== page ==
Ideally this voting activity would have been, at a minimum, a two stage project. First, Londoners should have been encouraged to scour the Internet for images depicting an urban landscape they would like to see emulated here in London. The best images would have been presented for consideration and voting.
Click on the image below to enlarge it and see my improved "ballot."
As I recall image A and image B did not garner many votes. Clearly the audience preferred the modern townhouses (C) and the apartments located above commercial space (D). Now that we know the preferences, let's give folk some better choices.
The image, second from bottom on left, is the Norwalk Town Center in Norwalk, Connecticut. This $200 million initiative looks rather grand for a town of only 86,000 where the estimated per capital annual income in 2009 was only $39, 695. Still, as best as I could determine, the plan is moving ahead.
The image to the immediate right is an artist's conception of a proposed new town centre in Clayton, Ohio. A new urbanist experiment in suburban planning, some of the proposed buildings have been built already. Below is map with inserted illustration of the development.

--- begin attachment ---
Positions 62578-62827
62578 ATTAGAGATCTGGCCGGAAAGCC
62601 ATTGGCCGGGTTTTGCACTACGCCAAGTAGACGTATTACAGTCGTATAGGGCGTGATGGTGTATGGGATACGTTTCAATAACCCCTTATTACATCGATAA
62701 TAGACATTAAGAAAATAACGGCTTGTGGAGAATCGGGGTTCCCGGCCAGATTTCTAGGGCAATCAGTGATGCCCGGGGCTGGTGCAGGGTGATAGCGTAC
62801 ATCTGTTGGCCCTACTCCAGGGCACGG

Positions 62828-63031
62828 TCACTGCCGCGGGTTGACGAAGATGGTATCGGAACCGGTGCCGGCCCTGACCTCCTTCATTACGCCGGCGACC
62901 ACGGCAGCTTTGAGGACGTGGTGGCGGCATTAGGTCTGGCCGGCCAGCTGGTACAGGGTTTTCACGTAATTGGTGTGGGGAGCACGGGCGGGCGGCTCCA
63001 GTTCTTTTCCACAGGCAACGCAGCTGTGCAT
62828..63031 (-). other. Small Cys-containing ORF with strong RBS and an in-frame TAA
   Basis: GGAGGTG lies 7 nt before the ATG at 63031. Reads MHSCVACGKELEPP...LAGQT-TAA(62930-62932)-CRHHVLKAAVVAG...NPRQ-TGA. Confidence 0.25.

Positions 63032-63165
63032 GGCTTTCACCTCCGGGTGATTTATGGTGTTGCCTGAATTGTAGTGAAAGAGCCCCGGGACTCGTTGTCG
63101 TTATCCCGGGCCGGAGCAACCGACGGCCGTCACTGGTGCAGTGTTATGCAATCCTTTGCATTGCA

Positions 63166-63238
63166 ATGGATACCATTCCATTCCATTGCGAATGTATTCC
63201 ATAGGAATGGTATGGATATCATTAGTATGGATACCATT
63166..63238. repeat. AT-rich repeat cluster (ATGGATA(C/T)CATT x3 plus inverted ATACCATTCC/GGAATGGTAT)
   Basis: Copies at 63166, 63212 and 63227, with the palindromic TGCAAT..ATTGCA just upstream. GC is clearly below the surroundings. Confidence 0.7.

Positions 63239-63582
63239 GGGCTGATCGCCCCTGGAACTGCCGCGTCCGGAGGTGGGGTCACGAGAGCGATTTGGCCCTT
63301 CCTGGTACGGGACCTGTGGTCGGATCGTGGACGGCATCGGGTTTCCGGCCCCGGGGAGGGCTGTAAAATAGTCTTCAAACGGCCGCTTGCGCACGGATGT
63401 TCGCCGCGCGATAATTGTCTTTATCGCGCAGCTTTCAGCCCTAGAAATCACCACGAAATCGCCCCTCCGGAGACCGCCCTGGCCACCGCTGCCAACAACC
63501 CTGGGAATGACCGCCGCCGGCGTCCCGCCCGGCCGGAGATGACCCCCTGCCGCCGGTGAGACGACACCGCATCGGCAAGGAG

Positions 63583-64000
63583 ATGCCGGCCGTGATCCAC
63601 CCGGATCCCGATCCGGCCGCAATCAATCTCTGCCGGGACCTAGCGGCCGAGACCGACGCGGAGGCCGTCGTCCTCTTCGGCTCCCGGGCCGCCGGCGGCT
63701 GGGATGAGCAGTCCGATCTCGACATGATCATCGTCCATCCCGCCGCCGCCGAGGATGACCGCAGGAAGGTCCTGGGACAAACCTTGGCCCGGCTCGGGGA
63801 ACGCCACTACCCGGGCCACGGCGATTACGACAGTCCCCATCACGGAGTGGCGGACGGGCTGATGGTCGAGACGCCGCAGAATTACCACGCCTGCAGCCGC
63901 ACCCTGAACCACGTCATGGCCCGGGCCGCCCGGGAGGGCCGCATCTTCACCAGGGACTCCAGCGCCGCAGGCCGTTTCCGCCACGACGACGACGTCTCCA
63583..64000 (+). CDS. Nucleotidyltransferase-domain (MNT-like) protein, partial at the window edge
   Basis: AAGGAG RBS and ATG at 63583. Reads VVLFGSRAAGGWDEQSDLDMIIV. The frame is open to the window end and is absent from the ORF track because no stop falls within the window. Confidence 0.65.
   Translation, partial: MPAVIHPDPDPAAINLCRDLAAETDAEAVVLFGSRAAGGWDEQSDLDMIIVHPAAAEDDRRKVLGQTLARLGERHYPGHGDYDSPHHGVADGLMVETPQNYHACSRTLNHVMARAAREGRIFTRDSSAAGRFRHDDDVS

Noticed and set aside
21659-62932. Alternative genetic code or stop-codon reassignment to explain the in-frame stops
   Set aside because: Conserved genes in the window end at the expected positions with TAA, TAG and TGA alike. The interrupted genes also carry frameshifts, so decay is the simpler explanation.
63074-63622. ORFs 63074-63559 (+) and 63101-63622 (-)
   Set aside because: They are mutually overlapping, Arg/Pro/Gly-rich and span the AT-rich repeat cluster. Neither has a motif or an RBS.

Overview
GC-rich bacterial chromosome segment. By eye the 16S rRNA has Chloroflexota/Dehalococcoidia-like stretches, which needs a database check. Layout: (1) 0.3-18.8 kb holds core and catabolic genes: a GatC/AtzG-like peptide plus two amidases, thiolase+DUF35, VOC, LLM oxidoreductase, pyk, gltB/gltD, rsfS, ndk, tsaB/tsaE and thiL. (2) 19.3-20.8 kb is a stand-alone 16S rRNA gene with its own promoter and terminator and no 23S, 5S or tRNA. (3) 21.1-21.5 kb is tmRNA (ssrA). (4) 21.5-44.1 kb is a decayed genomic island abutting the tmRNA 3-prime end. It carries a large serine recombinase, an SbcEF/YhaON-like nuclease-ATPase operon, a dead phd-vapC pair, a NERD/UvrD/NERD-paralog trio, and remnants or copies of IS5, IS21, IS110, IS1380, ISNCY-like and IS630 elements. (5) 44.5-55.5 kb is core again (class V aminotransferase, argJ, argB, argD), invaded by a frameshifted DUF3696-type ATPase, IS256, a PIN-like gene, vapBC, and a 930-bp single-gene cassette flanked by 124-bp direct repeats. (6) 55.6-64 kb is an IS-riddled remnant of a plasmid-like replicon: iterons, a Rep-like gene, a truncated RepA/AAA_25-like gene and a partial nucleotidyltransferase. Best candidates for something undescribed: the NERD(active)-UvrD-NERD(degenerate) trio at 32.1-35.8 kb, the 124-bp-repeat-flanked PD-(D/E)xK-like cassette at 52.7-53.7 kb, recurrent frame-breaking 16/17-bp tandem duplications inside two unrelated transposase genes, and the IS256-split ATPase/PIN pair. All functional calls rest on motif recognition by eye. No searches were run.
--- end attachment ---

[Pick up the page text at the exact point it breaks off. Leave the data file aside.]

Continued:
Lastly, on the bottom right is the new apartment/commercial complex on Dundas Street in Old East London. How many votes do you think this image would attract?
Now, to move on to question two of the ReThink London ballot.
Think of Mississauga. Wanting to make a splash internationally, a development company, Fernbrook/Cityzen, sponsored an international design competition in 2005 for the condo towers it planned for the town centre.
The resulting skyscraper was called the “Marilyn Monroe” by locals for its voluptuous curves.
Read what The New York Times had to say about the Absolute Towers:
"People looking for the latest in twisting, gravity-defying architecture might start with the international cities of the Middle East or China, but you wouldn’t expect them to look here, in the suburbs outside Toronto.
. . . designed by the Chinese architect Ma Yansong, assisted by his partner, Qun Dang. Sales were so brisk in the 428-unit “Marilyn” tower that the developers asked the architect to deliver a second, 50-story high-rise with 433 units."Like to know more? Watch the video. Mississauga and Fernbrook/Cityzen certainly generated buzz.